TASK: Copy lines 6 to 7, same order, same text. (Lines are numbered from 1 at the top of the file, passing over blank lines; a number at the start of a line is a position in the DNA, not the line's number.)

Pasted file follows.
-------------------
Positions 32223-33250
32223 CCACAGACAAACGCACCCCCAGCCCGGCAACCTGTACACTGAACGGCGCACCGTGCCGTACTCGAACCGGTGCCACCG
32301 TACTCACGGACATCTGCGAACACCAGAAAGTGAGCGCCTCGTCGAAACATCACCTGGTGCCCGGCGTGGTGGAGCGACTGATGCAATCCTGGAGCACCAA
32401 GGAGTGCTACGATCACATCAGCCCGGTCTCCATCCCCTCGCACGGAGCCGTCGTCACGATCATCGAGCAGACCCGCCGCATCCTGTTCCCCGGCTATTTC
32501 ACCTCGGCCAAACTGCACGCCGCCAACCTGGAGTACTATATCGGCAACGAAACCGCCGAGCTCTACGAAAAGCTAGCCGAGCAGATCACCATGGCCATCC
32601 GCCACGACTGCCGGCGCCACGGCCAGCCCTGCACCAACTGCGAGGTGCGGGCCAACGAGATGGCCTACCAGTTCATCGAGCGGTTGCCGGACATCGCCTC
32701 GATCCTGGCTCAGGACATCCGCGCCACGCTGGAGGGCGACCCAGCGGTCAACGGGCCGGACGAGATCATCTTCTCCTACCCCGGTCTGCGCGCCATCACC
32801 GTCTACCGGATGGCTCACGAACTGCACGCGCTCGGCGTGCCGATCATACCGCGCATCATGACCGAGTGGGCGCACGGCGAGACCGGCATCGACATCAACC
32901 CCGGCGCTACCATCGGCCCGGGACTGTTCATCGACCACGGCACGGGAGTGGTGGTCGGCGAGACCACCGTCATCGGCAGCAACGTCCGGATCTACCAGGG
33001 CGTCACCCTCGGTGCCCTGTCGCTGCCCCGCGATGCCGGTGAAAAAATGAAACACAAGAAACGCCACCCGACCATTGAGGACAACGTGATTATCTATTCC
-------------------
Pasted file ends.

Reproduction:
32601 GCCACGACTGCCGGCGCCACGGCCAGCCCTGCACCAACTGCGAGGTGCGGGCCAACGAGATGGCCTACCAGTTCATCGAGCGGTTGCCGGACATCGCCTC
32701 GATCCTGGCTCAGGACATCCGCGCCACGCTGGAGGGCGACCCAGCGGTCAACGGGCCGGACGAGATCATCTTCTCCTACCCCGGTCTGCGCGCCATCACC